Act now to claim bonus air miles

The Baltimore Sun

Here are some deadlines you don't want to miss:

Got frequent-flier miles? Book your flight before new fees kick in for using those miles.

Starting Aug. 6, US Airways will start charging $25 to use frequent-flier tickets within the United States and Canada, $35 for tickets to Mexico and the Caribbean, and $50 on Hawaii and international flights.

Delta Air Lines as of Aug.15 will tack on a $25 fee to destinations in the United States and Canada and $50 for all other international flights.

Northwest Airlines will add fees to its WorldPerks tickets issued in North America beginning Sept. 15. It will charge $25 for domestic travel, $50 for trans-Atlantic trips and $100 for trans-Pacific flights. (Northwest's CEO says these fees are temporary and will be reviewed if fuel prices come down.)

American Airlines is making changes to its award program. Starting in October, it will increase the miles you need for tickets to certain destinations.

George Horbica, founder of, says now is the deadline to arrange flights for the December holidays and next year's spring break. The cost of travel is unlikely to come down between now and then, he says, and you need to book early if you want popular flight times and a good seat.

* Free credit monitoring. Sept.24th is the deadline for eligible consumers to register for up to nine months of free credit monitoring from TransUnion.

The freebie is the result of a class action lawsuit filed years ago and settled in May.

Plaintiffs accused TransUnion and Acxiom Corp. of violating state and federal laws by selling lists containing consumers' personal and financial information to outsiders pitching credit and insurance. The companies denied any wrongdoing.

To be eligible for free credit monitoring, you must have had an open credit account or line of credit from a U.S. credit grantor any time from Jan. 1, 1987, to May 28th of this year. That's a pretty broad category. According to the settlement notice, you're eligible if you had a credit card, auto loan, mortgage or student loan in the past 10 years.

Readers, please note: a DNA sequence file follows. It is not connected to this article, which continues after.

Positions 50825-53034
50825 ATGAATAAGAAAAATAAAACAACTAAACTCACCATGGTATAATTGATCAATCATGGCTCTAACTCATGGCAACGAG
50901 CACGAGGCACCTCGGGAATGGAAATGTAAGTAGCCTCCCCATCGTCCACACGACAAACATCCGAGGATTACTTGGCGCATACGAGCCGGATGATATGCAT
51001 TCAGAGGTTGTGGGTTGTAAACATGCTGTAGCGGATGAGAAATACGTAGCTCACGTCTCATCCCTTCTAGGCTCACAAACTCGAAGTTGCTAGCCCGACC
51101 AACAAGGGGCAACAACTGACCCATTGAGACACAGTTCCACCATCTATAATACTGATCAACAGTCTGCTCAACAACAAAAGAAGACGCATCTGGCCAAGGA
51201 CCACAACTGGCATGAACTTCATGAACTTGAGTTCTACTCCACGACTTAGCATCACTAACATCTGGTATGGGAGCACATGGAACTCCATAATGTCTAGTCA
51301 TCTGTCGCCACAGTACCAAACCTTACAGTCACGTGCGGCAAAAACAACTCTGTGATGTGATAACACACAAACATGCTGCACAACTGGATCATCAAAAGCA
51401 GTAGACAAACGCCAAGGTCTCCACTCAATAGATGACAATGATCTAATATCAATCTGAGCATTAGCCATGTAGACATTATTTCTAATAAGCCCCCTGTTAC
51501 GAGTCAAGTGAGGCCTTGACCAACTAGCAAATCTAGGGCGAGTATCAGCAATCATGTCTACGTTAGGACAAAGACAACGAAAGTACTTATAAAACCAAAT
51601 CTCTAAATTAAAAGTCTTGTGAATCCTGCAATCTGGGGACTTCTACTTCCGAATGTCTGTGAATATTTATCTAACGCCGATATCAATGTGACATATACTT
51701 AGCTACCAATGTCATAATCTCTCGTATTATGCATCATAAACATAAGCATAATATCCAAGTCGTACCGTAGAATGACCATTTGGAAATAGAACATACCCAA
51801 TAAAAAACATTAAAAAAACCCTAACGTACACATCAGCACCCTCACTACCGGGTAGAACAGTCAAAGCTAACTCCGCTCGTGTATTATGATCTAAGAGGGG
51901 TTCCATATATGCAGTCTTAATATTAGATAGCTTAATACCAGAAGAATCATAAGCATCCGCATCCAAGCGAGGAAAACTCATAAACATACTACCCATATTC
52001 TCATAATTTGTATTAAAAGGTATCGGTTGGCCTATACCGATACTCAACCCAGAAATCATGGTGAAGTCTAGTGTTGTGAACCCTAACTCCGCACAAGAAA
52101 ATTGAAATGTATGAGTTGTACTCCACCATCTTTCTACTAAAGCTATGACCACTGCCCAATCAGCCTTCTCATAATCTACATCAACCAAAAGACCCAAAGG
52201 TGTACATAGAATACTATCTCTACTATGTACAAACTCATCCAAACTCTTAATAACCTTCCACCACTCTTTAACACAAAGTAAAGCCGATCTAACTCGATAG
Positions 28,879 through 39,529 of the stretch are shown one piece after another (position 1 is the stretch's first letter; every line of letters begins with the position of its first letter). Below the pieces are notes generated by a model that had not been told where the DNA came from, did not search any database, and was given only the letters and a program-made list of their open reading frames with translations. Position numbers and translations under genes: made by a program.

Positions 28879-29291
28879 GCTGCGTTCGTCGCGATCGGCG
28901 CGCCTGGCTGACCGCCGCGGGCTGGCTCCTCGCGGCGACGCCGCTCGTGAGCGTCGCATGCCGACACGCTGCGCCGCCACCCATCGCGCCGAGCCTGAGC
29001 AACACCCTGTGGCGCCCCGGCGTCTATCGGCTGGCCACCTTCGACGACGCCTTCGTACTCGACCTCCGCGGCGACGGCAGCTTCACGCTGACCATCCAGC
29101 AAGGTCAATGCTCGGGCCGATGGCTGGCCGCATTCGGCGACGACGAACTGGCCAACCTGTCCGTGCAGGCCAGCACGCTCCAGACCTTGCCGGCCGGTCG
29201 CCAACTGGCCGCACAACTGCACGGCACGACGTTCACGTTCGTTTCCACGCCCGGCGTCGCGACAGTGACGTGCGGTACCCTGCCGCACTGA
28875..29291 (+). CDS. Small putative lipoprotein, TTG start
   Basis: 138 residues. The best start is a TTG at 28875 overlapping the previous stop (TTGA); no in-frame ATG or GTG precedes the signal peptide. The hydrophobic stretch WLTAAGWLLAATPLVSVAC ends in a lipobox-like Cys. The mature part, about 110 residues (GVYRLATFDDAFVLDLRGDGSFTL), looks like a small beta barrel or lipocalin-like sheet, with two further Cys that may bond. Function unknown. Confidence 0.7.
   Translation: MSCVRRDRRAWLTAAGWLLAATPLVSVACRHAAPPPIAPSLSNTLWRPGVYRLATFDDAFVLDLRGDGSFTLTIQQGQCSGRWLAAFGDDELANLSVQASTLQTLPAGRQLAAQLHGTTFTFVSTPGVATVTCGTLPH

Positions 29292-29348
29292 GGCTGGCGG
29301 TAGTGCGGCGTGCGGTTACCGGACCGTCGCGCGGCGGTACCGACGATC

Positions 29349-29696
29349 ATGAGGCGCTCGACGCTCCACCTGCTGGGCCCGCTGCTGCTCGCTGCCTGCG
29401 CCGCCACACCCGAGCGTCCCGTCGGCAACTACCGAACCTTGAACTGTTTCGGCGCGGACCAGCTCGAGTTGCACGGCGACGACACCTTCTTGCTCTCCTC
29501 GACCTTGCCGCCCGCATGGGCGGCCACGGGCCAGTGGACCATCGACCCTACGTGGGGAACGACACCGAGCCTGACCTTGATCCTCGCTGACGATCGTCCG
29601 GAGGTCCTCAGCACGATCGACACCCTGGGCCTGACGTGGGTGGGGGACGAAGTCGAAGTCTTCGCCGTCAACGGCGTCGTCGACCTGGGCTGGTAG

The settlement is worth at least $75 million. That will cover the cost of credit monitoring, a donation to nonprofits, lawyers' fees and possible payments to individuals who file lawsuits on their own. If there's cash left over, it will be distributed to consumers who registered for payments.

You have a few options under the settlement.

For instance, you can take six months of free credit monitoring - worth about $60 - that will allow you to block lenders from seeing your report and entitle you to unlimited daily access to your TransUnion credit report and score. Plus, you can sign up to get a cash distribution if there's any money left over in the settlement.

Or, you can choose nine months of credit monitoring that comes with extra perks. This is worth about $115. But under this option, you forfeit the right to get a cash payment and to sue the companies.

Register online at by Sept. 24th to receive free credit monitoring. That's also the deadline if you want to register online or by mail to receive any potential cash payout. (Don't hold your breath on the cash. The settlement notice says it will be at least two years after all the dust settles before it's known whether there is enough money to disburse to consum- ers.)

For more information, call 866-416-3470. Or, e-mail your questions to or write to List Class Action Settlement, PO Box 6336, Portland, OR 97228-6336.

* Tax rebates. I still get the occasional call from a reader just now hearing about tax rebates or who didn't realize he or she needed to file a tax return to get one. You must file a tax return by Oct. 15th to get your rebate this year. Miss the deadline, and you will have to wait until next year to claim the rebate on your 2008 tax return.

There is still a lot of confusion about these payments being made to stimulate the economy.

Rebates range from $300 to $600 for an individual; $600 to $1,200 for married couples. Parents with young children can receive $300 per child.

You must have at least $3,000 in qualifying income to be eligible. Rebates start phasing out once income tops $75,000 for an individual and $150,000 for married couples.

The IRS has been reaching out to retirees and disabled veterans who normally don't file a return. Call 800-829-1040 for IRS locations offering free tax preparation help.

George Hobica's name was misspelled in Eileen Ambrose's column in Business on Tuesday.The Sun regrets the errors.
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